... Chris142’s employer should use an HR service or HR manager if they aren’t already unless the owner really know what he/she’s doing. The employee needs terminated. However, alcoholism is protected by the ADA. However, that doesn’t mean you can’t be terminated. This is where using an HR service comes in. Otherwise, he is a huge liability for the business.
I'm the guy (a Specialist Occupational Physician) the HR department would send an employee to. What I asked HR to provide was a letter (copied to the employee) reporting all of the observed problems (making no attempt at diagnosis) - times late, missed days, deteriorating work performance, objectionable behavior, falls at work, odour of alcohol at work, slurred speech, etc. In many cases I helped the HR department write the letter.
Sometimes the employee would have been terminated for cause with the admonition that they (the employer) might reconsider if they (the worker) agreed to see me and complied fully with my recommendations. Suspended for cause was good too.
I would see the employee and say something like - "From the description in this letter it sounds like you might have a drinking problem. I'll ask you a few standardized questions and have you complete a standard questionnaire." Then a full medical review and the evidence from the standardized questions would often lead to a firm diagnosis.
With a diagnosis in hand I would recommend a treatment plan which included a written contract for what the employee agreed to do. The terms of the contract were non negotiable. "If you agree to do all of this, and you do all of this you are in compliance. If you don't, you aren't and that's what my report will say."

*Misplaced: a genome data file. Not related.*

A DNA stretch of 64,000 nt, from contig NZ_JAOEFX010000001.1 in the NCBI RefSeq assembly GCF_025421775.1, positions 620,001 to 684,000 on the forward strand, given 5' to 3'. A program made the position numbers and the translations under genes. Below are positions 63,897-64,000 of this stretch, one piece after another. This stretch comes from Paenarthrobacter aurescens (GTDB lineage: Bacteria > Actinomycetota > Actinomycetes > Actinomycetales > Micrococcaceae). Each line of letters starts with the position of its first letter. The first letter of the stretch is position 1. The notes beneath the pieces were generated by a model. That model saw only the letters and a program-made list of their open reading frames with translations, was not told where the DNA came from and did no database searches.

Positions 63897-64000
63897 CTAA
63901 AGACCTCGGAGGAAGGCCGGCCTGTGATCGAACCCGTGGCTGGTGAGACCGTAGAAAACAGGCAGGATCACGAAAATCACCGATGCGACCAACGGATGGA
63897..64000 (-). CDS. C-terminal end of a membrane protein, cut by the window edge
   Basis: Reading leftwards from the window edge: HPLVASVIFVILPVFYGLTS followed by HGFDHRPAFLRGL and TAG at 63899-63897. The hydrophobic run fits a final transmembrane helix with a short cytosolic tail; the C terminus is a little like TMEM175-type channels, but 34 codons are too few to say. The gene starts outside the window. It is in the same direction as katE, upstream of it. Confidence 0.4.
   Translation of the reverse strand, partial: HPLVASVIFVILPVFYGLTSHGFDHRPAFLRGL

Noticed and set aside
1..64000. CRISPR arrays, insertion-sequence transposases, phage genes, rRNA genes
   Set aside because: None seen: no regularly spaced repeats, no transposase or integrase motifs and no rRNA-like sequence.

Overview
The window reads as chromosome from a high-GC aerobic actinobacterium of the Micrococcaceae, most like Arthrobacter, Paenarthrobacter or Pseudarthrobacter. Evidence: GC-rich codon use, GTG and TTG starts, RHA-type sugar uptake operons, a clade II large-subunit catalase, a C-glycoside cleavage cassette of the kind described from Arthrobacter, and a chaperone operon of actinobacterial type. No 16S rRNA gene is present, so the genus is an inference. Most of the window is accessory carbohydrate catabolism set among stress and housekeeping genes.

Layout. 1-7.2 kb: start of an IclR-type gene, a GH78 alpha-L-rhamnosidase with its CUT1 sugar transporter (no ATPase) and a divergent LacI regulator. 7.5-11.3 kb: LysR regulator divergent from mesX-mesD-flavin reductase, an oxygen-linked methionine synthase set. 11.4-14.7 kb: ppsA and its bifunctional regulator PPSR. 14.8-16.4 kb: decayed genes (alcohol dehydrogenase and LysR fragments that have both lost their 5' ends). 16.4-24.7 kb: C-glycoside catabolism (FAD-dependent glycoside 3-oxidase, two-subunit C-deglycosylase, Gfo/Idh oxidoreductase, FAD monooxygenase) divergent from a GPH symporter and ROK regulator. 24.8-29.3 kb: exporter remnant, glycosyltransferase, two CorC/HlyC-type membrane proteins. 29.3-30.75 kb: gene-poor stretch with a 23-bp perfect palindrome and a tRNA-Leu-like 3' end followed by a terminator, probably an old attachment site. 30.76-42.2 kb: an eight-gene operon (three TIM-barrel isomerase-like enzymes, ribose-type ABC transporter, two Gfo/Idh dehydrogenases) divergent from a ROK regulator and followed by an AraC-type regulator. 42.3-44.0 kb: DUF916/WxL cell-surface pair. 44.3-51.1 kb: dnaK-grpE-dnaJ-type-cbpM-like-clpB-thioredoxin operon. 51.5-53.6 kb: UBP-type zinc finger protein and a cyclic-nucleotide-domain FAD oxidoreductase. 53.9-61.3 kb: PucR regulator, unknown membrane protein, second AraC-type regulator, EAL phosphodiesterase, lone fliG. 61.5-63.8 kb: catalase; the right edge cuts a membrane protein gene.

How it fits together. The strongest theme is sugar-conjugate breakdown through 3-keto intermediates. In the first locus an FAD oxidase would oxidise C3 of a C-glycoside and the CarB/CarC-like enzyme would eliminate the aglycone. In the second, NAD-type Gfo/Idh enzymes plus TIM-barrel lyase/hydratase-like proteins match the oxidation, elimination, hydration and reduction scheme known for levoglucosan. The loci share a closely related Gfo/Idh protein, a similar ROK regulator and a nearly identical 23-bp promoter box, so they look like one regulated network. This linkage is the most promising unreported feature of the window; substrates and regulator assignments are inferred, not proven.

At this point it must be apparent to the employee that I'm "the meanest SOB in the valley". There will be no room for excuses, partial compliance, or anything like that. Alcoholics are used to manipulating people and I'm not going to be manipulated.
I won't tell you all of the terms of the contract but it included abstinence, participation in AA, and (where there was one) an employee assistance program. I would frequently take the employee "off work for medical reasons" at that point (if they were still employed) for a few days to get things organized but in addition because the risk of them getting fired at that point was too great.
So the results:
a family doctor making a diagnosis of alcoholism and recommending treatment - about 10% success
a workplace occupational medicine program making a diagnosis of alcoholism and recommending treatment - between 65 and 75% success*
*Success in a workplace program being defined as still employed and with no apparent workplace problems after 10 years.
And that's pretty good going.